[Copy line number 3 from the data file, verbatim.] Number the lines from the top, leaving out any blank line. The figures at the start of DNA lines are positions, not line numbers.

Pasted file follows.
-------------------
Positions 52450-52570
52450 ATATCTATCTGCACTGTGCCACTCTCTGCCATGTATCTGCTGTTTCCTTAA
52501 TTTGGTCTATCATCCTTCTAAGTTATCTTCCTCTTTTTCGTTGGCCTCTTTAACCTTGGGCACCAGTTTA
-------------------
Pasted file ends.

52501 TTTGGTCTATCATCCTTCTAAGTTATCTTCCTCTTTTTCGTTGGCCTCTTTAACCTTGGGCACCAGTTTA